It's not just me--a report from the National Council of Churches reports that gender inclusive language is on the decline (go here to read more).
I've always been sensitive to inclusive language when it comes to talking about groups of humans. I've wrestled with languages that give objects a gender; I'm sure there are French teachers out there who still remember my explosive reaction to the whole idea and the observation that the cool objects got to be masculine while the problematic objects were always feminine.
It took some time before I became sensitized to the use of the male gender when it came to how we talk about God. I went to college in the 1980's, back in the days when we weren't afraid to call ourselves feminists. Some of my friends gave themselves to Goddess religions, some of us became atheists, and others of us decided to stay in the churches of our childhoods and work for transformation from within.
We found sympathy from some of our elders, along with the rolled eyes and raised eyebrows. I remember my wonderful mom, who always returned home from Synod Assembly or from her graduate studies with great books for me. And in time, while we didn't often hear about the feminine aspect of God, at least we moved away from the masculine aspect.
In retrospect, I find myself wishing we'd moved towards embracing the idea that God can be female: God as mother, God as womb, God as fierce protector of the brood. My childfree self also balks at those depictions. What are some other female aspects that don't include childbearing? My goddess worshiping friends would remind us of the wise old crone image that we've spent so much time avoiding with our excessive exercising and surgery to help keep us from looking our age.
I remember the first church I attended down here in South Florida and the complete lack of attention to the gendered way the church referred to God. God was definitely masculine in that church. I blamed it on the age of the pastor. He was an aging baby boomer--not his fault that he hadn't been sensitized.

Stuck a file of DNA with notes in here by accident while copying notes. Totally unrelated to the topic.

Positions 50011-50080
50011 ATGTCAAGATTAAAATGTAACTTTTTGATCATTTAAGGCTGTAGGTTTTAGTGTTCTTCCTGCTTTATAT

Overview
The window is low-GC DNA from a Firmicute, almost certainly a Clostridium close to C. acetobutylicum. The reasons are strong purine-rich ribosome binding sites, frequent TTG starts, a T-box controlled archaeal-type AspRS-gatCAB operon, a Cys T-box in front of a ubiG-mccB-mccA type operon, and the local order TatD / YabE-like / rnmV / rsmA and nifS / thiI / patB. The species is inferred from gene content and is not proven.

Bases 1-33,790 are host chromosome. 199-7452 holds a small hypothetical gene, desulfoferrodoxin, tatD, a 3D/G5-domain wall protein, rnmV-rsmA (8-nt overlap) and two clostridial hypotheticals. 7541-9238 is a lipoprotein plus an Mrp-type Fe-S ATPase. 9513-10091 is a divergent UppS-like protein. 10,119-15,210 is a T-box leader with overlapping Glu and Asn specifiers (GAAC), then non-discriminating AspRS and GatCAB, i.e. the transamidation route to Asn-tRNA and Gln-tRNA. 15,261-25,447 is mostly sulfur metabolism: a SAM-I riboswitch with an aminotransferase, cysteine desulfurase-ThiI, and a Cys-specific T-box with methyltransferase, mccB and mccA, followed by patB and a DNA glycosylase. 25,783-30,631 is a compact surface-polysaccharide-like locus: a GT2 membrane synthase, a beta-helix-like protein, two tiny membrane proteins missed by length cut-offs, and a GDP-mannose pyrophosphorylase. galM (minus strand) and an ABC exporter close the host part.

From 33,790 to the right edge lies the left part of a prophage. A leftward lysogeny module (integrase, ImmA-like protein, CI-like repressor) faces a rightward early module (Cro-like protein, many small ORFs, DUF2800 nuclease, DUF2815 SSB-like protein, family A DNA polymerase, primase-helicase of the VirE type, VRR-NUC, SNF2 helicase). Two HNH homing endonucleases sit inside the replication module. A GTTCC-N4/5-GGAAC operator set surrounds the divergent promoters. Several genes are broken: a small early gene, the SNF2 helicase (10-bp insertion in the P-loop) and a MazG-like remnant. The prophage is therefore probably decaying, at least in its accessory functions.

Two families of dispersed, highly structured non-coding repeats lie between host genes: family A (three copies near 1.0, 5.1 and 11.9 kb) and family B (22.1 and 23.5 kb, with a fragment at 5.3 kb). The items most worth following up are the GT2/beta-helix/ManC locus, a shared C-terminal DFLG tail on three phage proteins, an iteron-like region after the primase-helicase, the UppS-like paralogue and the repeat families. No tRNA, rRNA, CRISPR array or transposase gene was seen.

But lately, I've noticed it in younger pastors too, that complete lack of trying NOT to refer to God with male pronouns. I've noticed it in the music chosen for anthems. I'm weary of this fight, but I'm not willing to give up.
I can be subversive too. One day I was a substitute teacher in our intergenerational Sunday School. It was Mother's Day, and I decided what better day to initiate a conversation about God and gender. We talked about images of God as mother that we find in the Bible, but rarely stumble across in church. It was a great conversation, and I don't know that I changed any minds--but all I really request is that we do things mindfully. If we're going to refer to God as male exclusively, I'd like us to think that through.
Happily, I'm part of a religious tradition that's always changing. If we can ordain, openly ordain homosexual men and women now, what other kinds of change might be coming in the way we see God? I tend not to think of God as sexual, but what if God does have a sexuality? How would that inform my own sexuality? What would happen if we thought of God as disabled, instead of all powerful? Might we be more willing to help God create a just world, if we knew how much God needed our help? What happens if we think of God as female? Not both male and female, but female only--would we ordain more women?
I like to think that the Church is always arcing towards justice, towards inclusivity, towards sensitivity. But I also know that the Church only arcs that direction when people demand it, when people pay attention, when people call the Church on its problematic behavior.
And we might argue that the Church has far more to worry about than its non-inclusive language. But I'm an English Ph.D., so don't start that argument with me. I can make a compelling case that all the other problems stem from the way that language orders our thoughts and behaviors. Language is the root. Ponder that possibility in your own worship services in the coming weeks.
feeling the feelings…
1 year ago